Radiac is a protest album, a retaliation against the Williamsburg and New York City radioactive storage sight Radiac. The album inserts include articles on both a local oil spill within the area and the lax security measures that Radiac has in place while housing such toxic chemicals as formaldehyde and bromoacetone. And so the noise and titles on Bloater’s first release are meant as vocalizations of their own outrage at the allowance of such dangerous pollution to the citizens of NYC.
Bloater features a guitarist and an electronics manipulator, with both collaborating on tracks to provide a brooding sense of atmosphere and noise. But strangely, Radiac isn’t an assault, and if the industrial noise was meant as an ironic pollution of sound, it’s not readily apparent to the listener.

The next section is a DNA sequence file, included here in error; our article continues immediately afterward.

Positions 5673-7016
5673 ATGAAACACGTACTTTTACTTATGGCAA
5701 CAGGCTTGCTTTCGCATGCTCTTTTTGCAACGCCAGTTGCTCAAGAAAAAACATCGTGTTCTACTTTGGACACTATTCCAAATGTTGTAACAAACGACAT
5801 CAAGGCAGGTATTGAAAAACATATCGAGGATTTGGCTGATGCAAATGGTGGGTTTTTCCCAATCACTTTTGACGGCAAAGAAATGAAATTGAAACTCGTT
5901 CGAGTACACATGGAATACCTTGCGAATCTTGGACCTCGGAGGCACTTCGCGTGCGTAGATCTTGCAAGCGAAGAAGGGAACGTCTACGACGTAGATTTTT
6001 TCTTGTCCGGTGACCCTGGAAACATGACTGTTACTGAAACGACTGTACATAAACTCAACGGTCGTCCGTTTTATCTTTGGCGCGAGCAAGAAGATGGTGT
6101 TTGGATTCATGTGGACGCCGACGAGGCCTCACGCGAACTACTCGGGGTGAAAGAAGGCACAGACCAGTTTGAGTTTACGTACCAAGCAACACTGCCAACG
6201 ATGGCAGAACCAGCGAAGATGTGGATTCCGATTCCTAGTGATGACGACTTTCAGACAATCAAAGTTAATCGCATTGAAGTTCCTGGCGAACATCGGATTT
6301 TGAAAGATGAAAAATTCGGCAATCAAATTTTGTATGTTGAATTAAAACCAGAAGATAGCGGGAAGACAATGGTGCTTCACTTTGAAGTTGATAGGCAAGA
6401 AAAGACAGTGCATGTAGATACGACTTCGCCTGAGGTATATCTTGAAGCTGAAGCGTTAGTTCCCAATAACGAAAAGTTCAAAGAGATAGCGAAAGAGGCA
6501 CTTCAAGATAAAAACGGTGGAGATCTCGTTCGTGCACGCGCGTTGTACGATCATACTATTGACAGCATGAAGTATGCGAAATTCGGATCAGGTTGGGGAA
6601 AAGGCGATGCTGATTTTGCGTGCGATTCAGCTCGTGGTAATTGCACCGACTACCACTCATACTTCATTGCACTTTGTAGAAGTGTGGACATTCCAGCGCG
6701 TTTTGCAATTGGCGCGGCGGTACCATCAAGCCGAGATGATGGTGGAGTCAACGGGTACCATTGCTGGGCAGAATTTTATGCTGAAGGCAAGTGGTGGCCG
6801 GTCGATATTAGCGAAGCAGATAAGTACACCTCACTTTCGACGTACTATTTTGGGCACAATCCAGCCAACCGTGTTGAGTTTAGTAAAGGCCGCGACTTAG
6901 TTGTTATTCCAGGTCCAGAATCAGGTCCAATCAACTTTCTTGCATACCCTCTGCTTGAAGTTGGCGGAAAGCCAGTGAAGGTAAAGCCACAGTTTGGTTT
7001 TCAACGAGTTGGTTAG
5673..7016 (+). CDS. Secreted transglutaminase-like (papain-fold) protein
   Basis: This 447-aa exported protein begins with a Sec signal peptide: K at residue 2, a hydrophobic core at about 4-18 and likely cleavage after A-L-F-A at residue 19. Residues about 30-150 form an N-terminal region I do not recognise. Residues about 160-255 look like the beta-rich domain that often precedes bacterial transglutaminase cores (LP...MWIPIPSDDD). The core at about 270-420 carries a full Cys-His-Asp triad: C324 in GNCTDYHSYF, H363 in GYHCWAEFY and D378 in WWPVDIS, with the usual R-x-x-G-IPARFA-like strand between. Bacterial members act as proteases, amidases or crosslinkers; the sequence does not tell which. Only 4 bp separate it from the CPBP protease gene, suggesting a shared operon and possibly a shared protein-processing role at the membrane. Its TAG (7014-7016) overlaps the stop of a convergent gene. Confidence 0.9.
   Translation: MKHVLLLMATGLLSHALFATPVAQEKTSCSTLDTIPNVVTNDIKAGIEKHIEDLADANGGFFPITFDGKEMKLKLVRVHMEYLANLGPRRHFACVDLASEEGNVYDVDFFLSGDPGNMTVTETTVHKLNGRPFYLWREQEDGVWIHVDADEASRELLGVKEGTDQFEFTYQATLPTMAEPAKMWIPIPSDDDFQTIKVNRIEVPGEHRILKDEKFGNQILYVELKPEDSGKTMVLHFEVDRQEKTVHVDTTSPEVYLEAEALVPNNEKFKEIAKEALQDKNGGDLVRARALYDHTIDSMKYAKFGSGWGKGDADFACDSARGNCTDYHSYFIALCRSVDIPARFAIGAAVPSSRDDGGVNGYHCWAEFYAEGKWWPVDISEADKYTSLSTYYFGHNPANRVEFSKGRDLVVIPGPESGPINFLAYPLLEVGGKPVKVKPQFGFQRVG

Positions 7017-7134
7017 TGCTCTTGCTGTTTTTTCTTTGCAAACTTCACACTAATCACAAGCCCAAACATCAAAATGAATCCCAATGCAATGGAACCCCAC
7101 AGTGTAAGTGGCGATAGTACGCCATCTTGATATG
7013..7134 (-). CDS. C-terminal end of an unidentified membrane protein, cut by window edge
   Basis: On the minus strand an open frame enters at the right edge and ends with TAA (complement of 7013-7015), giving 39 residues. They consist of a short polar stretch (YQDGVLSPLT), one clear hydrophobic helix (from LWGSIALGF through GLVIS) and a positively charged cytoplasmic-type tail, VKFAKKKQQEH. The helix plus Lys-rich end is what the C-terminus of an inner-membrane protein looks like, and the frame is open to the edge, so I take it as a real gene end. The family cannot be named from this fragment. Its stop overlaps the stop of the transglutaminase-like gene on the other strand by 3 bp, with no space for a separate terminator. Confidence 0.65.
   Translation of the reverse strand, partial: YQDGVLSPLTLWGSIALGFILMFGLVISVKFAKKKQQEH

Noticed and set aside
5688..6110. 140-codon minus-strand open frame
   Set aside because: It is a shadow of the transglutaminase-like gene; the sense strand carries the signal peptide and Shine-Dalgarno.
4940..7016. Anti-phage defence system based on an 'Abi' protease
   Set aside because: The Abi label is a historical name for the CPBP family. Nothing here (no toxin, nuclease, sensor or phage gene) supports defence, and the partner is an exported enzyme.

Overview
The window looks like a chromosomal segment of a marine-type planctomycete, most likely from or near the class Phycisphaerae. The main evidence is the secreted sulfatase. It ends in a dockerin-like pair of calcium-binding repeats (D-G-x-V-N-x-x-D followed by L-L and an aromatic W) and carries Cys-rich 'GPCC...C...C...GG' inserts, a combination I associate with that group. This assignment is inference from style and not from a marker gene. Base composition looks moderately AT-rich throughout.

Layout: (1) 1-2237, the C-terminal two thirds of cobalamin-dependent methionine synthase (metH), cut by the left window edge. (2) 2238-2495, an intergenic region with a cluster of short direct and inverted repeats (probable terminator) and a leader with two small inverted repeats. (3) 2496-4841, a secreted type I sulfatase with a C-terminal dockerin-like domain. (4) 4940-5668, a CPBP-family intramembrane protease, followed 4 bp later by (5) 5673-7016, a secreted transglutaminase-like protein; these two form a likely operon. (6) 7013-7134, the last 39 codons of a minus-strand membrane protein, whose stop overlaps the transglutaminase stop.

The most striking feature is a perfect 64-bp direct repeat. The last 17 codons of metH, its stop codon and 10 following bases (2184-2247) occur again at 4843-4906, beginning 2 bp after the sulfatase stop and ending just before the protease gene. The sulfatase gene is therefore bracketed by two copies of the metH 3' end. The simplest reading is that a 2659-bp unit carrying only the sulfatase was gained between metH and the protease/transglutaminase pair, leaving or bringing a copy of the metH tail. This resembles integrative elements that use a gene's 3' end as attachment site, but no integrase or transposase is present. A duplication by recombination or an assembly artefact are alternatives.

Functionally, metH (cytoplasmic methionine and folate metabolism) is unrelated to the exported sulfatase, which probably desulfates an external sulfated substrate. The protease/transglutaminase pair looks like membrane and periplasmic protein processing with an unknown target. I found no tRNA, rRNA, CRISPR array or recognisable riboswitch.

Radiac is more about droning, but the first two cuts from this disc, “Theme from RADIAC” and “Enjoy Your Purchases,” respectively, are little more than irritating guitar noodling. Ken B on electronics seems to have little to do on these tracks, simply allowing the hum of electrified amplifiers to do much of the work while Steve Smith wails away on his guitar with whatever discordant chord progressions and scrapings come to mind. These tracks are unfocused, schizophrenic and uninteresting. They lack refinement, and I thought that if this was the theme from Radiac, I might be heading into territory I’d rather not delve into.
But the last three tracks on Radiac find some better footing, limiting the spontaneity of the guitar work and incorporating a more balanced atmosphere of droning electronics with subtle chord stabs. Bloater still manages to work in some of its manic ideas, but they fit much better within the soundscapes Ken B creates, adding to the more industrial atmosphere rather than just feeling like tomfoolery.
Yet there’s something missing from Radiac. As a protest soundtrack, it’s lacking the passion or drive expected from someone who feels strongly about the company. And as a drone piece, the finesse of the pieces – the subtle flares, the evocation of denseness – is also not there. Unfortunately, Radiac isn’t as bloated with sound as its artist moniker indicates.